Jodie Foster is gay and Lance Armstrong is a doper. These are the large stories of the day, at least, the stories that people in the media are having serious palpitations about. Of course, there is no news here.
Foster has lived openly with a partner and their adopted children, then broken up just as publicly. Indeed, her coming out at the Golden Globes was, in fact, a coming-out to say that she had long ago come out.
Armstrong has been meticulously investigated, found guilty, and stripped of all his awards, and reputation. He’s now pretty much the last word in steroids. But he is taping with Oprah for a much anticipated show on which he will admit that he’s a doper.
Two fabulous non-stories whatsoever, and everybody in the media is gaga, intent on reporting that … Jodie is gay and Lance is a doper. This is the news.
Except this is really not the news. Rather, what’s going on here is our fascination — that is, our fascination as media people — with how we are used and manipulated. In part, this may be because we are drawn to people who seduce and use us. But it’s admiration, too: people like Foster and Armstrong are the ultimate media people, more adept at playing the media than even we are in the media.
For media people, it is almost more interesting to us when stars avoid being the story than when they are the story. When they hide in plain sight, when they baldly lie, that’s talent.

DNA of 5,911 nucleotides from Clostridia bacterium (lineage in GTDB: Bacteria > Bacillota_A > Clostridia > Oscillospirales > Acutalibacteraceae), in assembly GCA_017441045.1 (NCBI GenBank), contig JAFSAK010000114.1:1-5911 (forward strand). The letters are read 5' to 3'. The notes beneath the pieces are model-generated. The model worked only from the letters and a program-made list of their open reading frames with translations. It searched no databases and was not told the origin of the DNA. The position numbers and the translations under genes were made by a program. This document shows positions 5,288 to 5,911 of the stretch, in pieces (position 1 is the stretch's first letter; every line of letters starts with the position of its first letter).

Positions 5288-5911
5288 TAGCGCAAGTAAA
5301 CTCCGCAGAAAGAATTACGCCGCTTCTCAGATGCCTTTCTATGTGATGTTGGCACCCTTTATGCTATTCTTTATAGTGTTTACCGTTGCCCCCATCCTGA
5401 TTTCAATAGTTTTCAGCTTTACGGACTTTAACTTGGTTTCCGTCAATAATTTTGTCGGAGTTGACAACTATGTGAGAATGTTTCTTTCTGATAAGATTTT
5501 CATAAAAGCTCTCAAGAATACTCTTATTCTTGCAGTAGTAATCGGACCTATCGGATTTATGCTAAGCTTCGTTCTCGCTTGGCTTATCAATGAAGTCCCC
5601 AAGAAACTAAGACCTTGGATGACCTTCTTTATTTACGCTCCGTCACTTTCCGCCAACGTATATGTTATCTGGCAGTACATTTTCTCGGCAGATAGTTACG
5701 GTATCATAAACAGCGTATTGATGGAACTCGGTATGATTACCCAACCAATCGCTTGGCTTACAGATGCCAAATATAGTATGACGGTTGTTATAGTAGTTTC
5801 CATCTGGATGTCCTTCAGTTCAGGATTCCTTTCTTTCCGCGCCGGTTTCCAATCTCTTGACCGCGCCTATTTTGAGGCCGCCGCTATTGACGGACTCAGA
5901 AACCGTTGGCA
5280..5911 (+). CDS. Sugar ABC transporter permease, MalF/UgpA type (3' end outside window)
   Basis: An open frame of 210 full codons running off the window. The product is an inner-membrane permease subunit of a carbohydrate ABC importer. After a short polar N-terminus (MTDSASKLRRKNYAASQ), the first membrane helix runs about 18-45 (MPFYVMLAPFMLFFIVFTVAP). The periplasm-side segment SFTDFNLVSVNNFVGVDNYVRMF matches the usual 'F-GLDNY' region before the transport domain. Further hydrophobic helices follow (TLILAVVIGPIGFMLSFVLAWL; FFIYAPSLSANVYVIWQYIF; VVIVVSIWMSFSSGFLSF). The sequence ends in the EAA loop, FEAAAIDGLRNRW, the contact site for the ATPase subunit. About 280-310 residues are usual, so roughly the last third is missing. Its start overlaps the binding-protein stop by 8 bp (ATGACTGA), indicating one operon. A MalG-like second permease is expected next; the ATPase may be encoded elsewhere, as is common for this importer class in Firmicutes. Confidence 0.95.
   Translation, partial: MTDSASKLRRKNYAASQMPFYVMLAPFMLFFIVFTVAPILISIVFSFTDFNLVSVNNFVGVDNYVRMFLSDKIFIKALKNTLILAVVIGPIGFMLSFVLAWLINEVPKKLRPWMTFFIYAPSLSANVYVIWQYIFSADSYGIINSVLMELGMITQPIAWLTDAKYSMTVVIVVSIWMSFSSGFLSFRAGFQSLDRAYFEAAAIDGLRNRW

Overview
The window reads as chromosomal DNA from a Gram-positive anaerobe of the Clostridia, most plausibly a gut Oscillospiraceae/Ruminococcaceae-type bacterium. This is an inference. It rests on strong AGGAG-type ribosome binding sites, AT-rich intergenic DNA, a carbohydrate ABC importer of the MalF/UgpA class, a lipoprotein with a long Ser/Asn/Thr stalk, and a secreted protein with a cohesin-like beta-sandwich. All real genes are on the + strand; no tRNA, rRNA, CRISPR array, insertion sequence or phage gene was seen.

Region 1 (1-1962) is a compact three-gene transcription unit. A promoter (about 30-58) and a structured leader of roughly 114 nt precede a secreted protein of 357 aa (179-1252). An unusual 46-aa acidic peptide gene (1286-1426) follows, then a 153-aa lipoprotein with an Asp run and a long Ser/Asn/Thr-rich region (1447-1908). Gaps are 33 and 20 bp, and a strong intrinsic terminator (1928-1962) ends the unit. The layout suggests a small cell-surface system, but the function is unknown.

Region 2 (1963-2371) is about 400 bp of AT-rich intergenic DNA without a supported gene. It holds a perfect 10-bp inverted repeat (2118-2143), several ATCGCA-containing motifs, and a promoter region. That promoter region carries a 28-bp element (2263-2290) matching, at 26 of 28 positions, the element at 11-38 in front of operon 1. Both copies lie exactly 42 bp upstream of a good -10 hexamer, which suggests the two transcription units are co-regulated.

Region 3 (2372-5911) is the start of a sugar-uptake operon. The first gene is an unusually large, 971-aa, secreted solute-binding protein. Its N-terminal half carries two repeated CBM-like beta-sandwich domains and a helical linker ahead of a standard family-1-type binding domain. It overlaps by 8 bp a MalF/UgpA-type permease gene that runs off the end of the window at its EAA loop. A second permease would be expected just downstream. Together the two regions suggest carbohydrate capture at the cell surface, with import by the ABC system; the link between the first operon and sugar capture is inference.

For Foster and Armstrong, there has been, on our part, a kind of self-censorship. Not to protect them, per se, but to protect the audience. We believed that the audience was not quite ready to know what we knew. Rather, both Foster and Armstrong had such strong public images and followings, that we in the media were not taking any chances with a rude unloading of the truth. That’s media power — when we think our audience trusts our subjects more than it trusts us. But we are not resentful about this or, frankly, even itching to tell the truth. Instead, we are admiring of how certain people commanded our restraint.
Foster is now retailing the obvious as reinvention. For much of her career, she developed a reputation as an actor above the fray, a fiercely artistic performer not concerned with, well, the media. This hauteur helped her navigate the gay story: she was simply too good for that. But now she is an actress in her 50s, facing the same issues of all actresses in their 50s, heterosexual or not. But her Golden Globes coming-out could change that nicely. She’s used her long-time avoidance of attention on the gay issue to gain attention now. And we’re delighted to see her do it.
From the media view, Lance Armstrong on Oprah’s couch is a Houdini moment. Can he get out of the chained and locked box of his vast public disgrace? Clearly, he would not have picked Oprah for his confession if he wasn’t bent on trying. This is confession as rehabilitation. The headline will be that he’s admitted his crime. But the real issue is whether he can escape the punishment. It really doesn’t seem possible. Surely, none of us in the media is media-savvy enough to imagine quite how he’d emerge from such universal opprobrium.
But if he does, if he is able to manipulate even a little forgiveness, to engender a bit of curiosity as to the normal human failings and higher aspirations that might have led him down the road to such disgrace, we’ll cheer him on.
That’s a story.